“You took a noble cause and you allowed it to be corrupted by special interests,” Golonski said. “Shame on you.”
In another back-and-forth at the meeting inside the Buena Vista Library, Krekorian was asked by a Los Angeles voter about his bid for L.A.’s 2nd district. A Krekorian spokesman has maintained that the Assembly district’s door has been open to Burbank and Glendale.
Krekorian, stressing continued support for constituents despite looking ahead to next week’s Los Angeles City Council election, stuck to his message Tuesday, touting his Safe Streets Bill, which would help local municipalities maintain greater control over establishing speed limits, he said.
Assembly Bill 766 stalled in the Assembly Transportation Committee in May after facing fierce opposition from AAA, the California Highway Patrol and the Teamsters. Still, Krekorian contended that the legislation is essential to slow the upward trend in posted speed limits.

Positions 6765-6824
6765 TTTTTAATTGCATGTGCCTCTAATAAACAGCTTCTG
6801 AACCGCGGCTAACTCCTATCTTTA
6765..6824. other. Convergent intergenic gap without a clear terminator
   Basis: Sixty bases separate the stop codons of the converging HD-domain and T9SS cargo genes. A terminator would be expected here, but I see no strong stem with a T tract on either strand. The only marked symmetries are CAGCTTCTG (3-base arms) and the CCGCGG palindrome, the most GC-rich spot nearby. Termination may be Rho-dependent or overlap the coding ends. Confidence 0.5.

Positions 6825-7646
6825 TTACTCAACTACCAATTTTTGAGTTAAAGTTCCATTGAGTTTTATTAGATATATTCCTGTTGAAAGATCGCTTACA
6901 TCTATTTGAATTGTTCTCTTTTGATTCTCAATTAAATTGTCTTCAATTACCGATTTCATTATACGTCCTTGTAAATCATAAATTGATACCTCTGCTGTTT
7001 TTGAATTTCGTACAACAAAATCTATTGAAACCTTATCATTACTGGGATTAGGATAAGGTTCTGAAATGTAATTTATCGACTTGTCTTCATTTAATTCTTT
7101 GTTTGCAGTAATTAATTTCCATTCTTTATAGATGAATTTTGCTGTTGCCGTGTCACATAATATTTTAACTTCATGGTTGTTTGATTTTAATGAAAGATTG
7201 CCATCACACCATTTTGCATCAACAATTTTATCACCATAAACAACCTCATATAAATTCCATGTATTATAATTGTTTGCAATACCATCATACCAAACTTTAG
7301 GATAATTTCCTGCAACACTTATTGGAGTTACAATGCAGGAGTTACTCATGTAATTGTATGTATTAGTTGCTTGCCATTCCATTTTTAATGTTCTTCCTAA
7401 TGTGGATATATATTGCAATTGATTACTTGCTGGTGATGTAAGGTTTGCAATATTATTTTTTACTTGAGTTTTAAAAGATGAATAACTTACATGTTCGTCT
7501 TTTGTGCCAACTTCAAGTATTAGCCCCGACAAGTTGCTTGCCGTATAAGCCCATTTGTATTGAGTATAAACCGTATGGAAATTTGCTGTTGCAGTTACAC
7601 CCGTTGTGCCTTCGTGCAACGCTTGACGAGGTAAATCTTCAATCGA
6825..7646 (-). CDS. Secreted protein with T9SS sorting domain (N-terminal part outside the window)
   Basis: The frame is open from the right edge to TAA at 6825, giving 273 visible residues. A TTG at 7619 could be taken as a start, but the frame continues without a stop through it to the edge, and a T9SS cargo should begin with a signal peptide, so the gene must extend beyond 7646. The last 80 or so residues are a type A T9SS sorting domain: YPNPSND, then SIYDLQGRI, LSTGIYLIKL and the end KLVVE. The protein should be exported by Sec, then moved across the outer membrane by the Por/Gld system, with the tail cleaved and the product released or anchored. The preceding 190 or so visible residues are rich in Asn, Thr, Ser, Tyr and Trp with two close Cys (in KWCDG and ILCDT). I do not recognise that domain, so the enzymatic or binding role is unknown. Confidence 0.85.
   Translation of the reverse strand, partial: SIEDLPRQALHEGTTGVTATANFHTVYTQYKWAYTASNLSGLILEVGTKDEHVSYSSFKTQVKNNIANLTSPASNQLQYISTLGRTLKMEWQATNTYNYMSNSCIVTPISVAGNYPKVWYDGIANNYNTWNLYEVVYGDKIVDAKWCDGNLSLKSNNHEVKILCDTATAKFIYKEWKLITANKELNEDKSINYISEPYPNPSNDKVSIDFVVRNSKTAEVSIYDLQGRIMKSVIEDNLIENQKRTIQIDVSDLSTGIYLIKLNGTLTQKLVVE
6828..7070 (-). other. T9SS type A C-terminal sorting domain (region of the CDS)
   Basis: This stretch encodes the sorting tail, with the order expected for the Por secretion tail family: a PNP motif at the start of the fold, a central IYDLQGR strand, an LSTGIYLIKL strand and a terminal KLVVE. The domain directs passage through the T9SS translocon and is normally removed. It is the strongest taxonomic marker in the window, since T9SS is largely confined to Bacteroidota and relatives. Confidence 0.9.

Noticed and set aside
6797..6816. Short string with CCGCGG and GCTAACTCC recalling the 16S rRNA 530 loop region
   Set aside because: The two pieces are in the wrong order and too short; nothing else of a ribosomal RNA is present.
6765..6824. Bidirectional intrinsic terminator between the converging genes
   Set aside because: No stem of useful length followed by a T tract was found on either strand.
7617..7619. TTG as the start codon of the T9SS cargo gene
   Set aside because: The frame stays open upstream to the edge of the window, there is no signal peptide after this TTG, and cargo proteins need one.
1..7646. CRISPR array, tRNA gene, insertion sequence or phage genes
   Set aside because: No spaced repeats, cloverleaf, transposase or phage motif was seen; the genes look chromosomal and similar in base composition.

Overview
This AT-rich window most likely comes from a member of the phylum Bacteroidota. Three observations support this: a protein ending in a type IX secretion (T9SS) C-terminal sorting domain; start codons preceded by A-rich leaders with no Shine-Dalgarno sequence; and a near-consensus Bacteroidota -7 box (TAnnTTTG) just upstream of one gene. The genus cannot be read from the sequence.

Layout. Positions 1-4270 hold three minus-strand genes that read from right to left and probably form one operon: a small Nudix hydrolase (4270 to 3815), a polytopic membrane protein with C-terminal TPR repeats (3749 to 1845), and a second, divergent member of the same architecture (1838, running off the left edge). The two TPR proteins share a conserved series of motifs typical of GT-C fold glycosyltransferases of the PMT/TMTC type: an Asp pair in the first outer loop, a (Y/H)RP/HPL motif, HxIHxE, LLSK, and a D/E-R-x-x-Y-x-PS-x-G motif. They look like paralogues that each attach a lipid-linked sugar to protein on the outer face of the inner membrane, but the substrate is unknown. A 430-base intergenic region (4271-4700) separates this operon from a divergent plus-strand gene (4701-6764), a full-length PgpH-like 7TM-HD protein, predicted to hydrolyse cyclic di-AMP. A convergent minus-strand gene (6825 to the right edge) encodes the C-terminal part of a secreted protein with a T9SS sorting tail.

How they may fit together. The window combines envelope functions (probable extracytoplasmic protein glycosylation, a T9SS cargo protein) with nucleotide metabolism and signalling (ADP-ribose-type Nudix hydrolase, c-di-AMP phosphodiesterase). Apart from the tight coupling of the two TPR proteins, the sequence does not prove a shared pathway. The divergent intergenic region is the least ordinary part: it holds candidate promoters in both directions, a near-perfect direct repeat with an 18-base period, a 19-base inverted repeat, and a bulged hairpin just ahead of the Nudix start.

The increase has helped create a culture of speed, he said, leading to the deaths of Elizabeth Sandoval, who was killed in Glendale two years ago when she was hit by a Mercedes-Benz while crossing Glendale Avenue, as well as an 11-year-old girl who was struck and killed last year when a distracted driver hit her while in a crosswalk in front of Glendale’s Toll Middle School.
Last year, Glendale logged 82 pedestrian-related traffic accidents, four of them resulting in fatalities, Glendale police Lt. Carl Povilaitis said.
“We see again and again tragic situations arising, and we know the names,” Krekorian said.
The assemblyman said he expects a special hearing on the matter, indicating he would prefer to have it been in Southern California.